The community structure and composition of methanogens and methanotrophs could exert great effects on CH4 production and oxidation33'39. Potential activity and the copy numbers of key genes observed in this study could not represent the structure and metabolism difference of methanogens and methanotrophs communities, during the heading time, although an evidently higher methanogenic activity and less stimulatory methanotrophic growth in tcBC statistically explained parts of the difference of CH4 emission under ambient and the combined conditions (Figs 3a and 4b). Thus, further research to assess the environmental functions and structures of methanogens and methanotrophs responsible in different systems is highly desirable. These findings suggested that although the effect of biochar addition on CH4 mitigation was weakened, it could also assist in making paddy soil a great CH4 sink under the combined condition (Fig. 2). It will provide valuable rice ecosystem services, which become increasingly important for CH4 control from paddy soil in the projected warming climate.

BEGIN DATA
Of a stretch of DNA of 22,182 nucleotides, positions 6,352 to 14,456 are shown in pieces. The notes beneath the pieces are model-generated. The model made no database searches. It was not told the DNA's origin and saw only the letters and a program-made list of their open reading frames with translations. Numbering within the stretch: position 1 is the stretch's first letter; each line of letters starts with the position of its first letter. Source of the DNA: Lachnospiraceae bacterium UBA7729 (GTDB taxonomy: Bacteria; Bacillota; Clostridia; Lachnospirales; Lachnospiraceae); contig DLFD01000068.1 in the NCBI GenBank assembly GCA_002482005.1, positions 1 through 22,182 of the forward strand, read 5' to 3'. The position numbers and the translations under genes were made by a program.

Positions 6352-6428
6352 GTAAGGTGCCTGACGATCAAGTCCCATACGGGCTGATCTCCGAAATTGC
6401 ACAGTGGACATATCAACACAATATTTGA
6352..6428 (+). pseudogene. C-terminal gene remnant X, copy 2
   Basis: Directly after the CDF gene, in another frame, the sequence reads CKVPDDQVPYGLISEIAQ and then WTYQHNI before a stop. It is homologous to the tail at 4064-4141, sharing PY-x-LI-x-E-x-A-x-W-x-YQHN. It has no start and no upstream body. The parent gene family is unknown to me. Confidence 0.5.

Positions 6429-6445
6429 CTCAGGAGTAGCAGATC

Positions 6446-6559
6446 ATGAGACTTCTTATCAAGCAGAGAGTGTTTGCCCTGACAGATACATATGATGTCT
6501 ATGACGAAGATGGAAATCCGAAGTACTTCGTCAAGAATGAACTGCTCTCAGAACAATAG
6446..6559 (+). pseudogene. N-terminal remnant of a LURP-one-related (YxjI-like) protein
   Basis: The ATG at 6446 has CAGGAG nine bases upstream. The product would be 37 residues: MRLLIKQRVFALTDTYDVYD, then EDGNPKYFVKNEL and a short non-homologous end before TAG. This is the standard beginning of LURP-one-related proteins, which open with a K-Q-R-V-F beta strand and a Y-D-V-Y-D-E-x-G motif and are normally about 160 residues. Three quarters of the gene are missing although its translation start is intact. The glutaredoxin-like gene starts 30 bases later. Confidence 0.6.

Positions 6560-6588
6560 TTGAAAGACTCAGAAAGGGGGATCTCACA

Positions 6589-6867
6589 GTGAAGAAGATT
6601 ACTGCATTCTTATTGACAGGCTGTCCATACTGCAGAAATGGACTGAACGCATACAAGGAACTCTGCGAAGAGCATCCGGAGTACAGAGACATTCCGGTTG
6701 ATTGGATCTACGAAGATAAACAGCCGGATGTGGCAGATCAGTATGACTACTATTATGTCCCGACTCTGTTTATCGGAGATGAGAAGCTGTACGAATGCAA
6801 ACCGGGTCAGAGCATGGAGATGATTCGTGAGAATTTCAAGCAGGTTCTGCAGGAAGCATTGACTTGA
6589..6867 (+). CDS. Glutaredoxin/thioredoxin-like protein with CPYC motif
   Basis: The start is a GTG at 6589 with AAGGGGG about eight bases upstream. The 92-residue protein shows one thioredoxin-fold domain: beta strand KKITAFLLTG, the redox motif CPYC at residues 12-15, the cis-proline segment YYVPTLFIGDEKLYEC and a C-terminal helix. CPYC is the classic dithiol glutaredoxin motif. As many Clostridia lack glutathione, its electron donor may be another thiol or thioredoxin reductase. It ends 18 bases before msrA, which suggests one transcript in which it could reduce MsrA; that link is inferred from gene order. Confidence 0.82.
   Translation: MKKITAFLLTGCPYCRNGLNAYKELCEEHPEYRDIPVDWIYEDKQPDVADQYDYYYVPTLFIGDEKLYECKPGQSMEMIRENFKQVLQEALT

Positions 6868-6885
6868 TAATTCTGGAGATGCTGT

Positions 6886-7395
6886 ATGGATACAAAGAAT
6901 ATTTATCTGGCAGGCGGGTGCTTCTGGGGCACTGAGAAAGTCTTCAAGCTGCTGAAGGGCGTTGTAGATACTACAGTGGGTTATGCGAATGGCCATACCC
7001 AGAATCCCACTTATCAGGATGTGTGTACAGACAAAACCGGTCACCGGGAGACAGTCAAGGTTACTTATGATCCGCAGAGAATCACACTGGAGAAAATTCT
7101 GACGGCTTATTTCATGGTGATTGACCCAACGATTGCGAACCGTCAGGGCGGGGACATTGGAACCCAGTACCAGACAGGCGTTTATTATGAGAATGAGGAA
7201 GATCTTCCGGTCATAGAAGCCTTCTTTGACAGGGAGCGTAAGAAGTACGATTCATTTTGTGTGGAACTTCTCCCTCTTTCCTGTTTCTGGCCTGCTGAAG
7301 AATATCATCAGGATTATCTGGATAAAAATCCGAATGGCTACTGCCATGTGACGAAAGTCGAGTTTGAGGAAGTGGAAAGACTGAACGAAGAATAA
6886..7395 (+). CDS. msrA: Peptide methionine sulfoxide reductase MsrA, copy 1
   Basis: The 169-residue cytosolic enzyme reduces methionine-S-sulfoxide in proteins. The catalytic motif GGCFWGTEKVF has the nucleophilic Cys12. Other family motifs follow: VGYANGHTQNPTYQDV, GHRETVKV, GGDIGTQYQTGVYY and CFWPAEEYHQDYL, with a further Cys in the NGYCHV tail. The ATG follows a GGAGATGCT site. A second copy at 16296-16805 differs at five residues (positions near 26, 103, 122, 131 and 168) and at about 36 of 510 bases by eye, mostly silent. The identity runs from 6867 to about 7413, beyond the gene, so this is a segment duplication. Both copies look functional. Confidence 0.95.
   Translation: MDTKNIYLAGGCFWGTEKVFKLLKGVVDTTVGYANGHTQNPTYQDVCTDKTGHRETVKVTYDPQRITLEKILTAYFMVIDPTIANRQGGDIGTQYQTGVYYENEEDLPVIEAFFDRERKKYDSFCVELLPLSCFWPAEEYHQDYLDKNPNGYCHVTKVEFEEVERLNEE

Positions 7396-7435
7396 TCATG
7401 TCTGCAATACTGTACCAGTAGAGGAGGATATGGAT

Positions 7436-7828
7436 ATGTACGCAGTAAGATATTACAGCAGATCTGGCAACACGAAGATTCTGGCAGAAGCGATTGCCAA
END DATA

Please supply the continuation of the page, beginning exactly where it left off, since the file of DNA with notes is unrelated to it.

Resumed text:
In conclusion, our findings not only confirmed that biochar amendment decreased CH4 emissions from paddy soil under ambient condition, but also, for the first time, demonstrated that biochar addition did significantly reduce CH4 emissions by 39.5% from paddy soil under simultaneously elevated temperature and CO2 conditions. The reduced CH4 emissions were mainly due to the reduced CH4 production and release as a result of the inhibition to methanogens and promotion to methanotrophs, which were caused by changes in biochemical and microbial characteristics with biochar addition. These results imply that biochar amendment into paddy soil can be an effective strategy for CH4 mitigation under the elevated temperature and CO2 condition. In addition, it is relevant as our earth is predicted to become warmer and highlights the value of biochar in assisting with slowing down the greenhouse effect caused by CH4 emission from paddy soil. Moreover, it will pave a way for human beings to curb the inevitably warming climate by adopting biochar to reduce the anthropogenic CH4 emissions. Nevertheless, the variation of structure and composition in functional methanogens and methanotrophs communities is still unclear. Further research about the effects of biochar amendment on CH4 mitigation from paddy soil needs to elucidate the microbial mechanism of CH4 release under simultaneously elevated temperature and CO2 condition.